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Are environmentalists on the road to Damascus?

By Max Rheese - posted Wednesday, 2 April 2008

Inconvenient facts articulated by Jennifer Marohasy in Climate facts to warm to, The Australian, March 22, which was written by Christopher Pearson, will no doubt have spoilt Easter for many environmental moralists.

As Marohasy points out, it is now accepted by the head of the IPCC that whether global temperatures are benchmarked from 1998 or 2002, they have plateaued or fallen. She says “The political implications are enormous. The meteorological community at the moment is really just coming to terms with the output from this NASA Aqua satellite.”

Let’s hope the epiphany delivered by the NASA Aqua satellite in form of new data will lead to the resurrection of balanced debate on climate science based on science and empirical evidence, rather than debate driven by political and funding agendas.


Will the environmental moralists, in keeping with the season and the data available, experience a road to Damascus conversion? Don’t hold your breath - there is too much at stake.

Some will never admit the falsehood of anthropogenic global warming - they will simply move onto the next environmental scare campaign.

For others though, with the continuing passage of time the truth will become self evident.

Ten years of temperatures not rising is hardly long enough to be definitive in itself, but coupled with undisputed rising levels of carbon dioxide over the same period it makes a powerful case to, at the very least say; the science on man-made climate change is not settled.

What will be interesting to observe is how high profile players in the man-made climate change debate deal with the new and emerging evidence.

Kevin Rudd, Ross Garnaut, Penny Wong and many others are ready to commit huge amounts of taxpayer dollars to schemes that will limit the effects of unproven man-made climate change, while the science opposing this view becomes more compelling by the day. Implementing schemes to adapt to natural climate change - this is common sense: investing in a radical change to the structure of our society based on computer modelling is something only a politician could contemplate.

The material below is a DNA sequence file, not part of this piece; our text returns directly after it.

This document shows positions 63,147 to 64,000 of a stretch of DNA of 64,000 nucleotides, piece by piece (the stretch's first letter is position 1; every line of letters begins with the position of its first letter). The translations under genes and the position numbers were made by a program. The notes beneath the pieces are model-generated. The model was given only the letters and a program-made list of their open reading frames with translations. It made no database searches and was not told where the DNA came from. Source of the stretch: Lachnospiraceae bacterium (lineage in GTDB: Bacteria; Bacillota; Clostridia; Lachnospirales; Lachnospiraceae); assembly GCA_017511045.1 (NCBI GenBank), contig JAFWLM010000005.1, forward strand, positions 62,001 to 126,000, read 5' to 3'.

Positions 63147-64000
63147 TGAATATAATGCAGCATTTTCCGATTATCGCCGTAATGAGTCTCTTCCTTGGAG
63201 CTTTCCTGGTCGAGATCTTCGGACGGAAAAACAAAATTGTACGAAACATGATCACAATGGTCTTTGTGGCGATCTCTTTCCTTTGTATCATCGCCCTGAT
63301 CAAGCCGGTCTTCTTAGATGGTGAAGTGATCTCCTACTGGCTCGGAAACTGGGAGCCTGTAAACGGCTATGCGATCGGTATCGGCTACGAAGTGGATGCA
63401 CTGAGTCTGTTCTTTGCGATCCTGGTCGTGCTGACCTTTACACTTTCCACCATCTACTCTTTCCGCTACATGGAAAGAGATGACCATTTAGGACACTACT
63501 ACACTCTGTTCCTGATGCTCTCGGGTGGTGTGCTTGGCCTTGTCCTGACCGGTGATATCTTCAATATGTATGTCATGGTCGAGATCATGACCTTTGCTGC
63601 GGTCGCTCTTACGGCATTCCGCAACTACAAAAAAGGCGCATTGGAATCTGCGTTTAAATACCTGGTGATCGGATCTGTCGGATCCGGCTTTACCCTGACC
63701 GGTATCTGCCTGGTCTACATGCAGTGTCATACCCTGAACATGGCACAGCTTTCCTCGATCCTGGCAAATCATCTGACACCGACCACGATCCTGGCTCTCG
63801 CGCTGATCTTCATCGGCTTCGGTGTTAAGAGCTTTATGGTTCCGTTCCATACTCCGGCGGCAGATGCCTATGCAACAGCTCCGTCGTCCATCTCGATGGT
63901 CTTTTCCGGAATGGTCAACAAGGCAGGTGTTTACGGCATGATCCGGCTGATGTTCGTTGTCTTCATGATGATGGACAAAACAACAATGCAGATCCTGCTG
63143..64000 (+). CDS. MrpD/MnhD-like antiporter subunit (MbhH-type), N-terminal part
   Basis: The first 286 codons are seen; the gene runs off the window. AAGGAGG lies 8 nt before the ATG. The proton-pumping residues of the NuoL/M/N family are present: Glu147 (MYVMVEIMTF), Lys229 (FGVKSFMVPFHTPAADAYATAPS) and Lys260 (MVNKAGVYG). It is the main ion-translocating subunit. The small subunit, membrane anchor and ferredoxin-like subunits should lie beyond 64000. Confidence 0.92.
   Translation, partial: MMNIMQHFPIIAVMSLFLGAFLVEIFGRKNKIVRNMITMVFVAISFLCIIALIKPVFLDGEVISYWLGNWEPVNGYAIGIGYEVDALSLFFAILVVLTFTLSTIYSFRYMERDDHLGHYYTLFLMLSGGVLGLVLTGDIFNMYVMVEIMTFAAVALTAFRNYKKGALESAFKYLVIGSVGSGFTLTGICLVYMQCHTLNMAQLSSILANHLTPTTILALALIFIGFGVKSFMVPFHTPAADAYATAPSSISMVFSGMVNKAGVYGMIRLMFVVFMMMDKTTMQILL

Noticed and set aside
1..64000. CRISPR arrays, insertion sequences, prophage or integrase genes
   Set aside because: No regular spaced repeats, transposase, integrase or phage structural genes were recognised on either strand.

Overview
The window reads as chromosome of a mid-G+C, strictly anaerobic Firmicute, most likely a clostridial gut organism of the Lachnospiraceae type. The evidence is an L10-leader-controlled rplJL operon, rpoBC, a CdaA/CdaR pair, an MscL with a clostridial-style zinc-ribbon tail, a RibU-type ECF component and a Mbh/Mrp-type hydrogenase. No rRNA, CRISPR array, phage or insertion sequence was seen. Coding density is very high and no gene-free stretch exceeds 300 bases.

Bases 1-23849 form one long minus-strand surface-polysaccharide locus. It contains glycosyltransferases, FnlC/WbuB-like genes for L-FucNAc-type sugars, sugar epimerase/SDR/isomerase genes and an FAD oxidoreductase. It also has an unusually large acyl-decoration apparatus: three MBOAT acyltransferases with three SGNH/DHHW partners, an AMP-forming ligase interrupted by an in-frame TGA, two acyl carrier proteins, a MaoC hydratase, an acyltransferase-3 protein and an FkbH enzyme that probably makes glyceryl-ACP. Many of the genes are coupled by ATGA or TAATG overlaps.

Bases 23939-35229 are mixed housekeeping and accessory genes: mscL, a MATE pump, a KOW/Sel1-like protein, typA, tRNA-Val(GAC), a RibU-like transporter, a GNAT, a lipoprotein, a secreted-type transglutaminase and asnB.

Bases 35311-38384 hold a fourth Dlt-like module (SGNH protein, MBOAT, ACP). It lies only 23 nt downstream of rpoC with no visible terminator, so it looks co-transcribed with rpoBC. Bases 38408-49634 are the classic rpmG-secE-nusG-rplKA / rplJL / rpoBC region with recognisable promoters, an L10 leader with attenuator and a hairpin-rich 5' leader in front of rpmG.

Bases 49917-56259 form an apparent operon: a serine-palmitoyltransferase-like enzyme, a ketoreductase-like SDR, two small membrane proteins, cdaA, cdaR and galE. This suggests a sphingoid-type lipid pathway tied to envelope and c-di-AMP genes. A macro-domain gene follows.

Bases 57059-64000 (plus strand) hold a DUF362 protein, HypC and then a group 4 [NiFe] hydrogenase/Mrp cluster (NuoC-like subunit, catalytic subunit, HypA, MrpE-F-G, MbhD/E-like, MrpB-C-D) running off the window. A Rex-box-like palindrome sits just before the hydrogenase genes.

Al Gore tells us this is a moral issue. Does this mean we have to accept the immoral arguments put forward by the anti-development, anti-capitalist, anti-American environmental moralists? Does Gore still occupy the high moral ground after the recent inconvenient British High Court ruling on the “facts” in his film? How “moral” are the presentations still being conducted jointly by Al Gore’s and the Australian Conservation Foundation ambassadors based on the “facts” of his film? I found the presentation I attended morally repugnant in its distortion of the facts. What was alarming was the unquestioning acceptance of the small town audience that it was presented to.

One of the follies of green activism - is that dissent can become more important than the outcome. Gore knows all about that, having lost his election due to the green candidacy of Ralph Nader - there must be a moral in that!

Back to Christopher Pearson’s article, “Catastrophic predictions of global warming usually conjure with the notion of a tipping point, a point of no return”.

Let’s hope that the data from NASA’s Aqua satellite is a tipping point - a point of return - from the abyss of catastrophic poor outcomes that would result for the world’s poor, the environment and society from the suppression of balanced debate on climate science that is not yet settled.

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About the Author

Max Rheese is the Executive Director of the Australian Environment Foundation.

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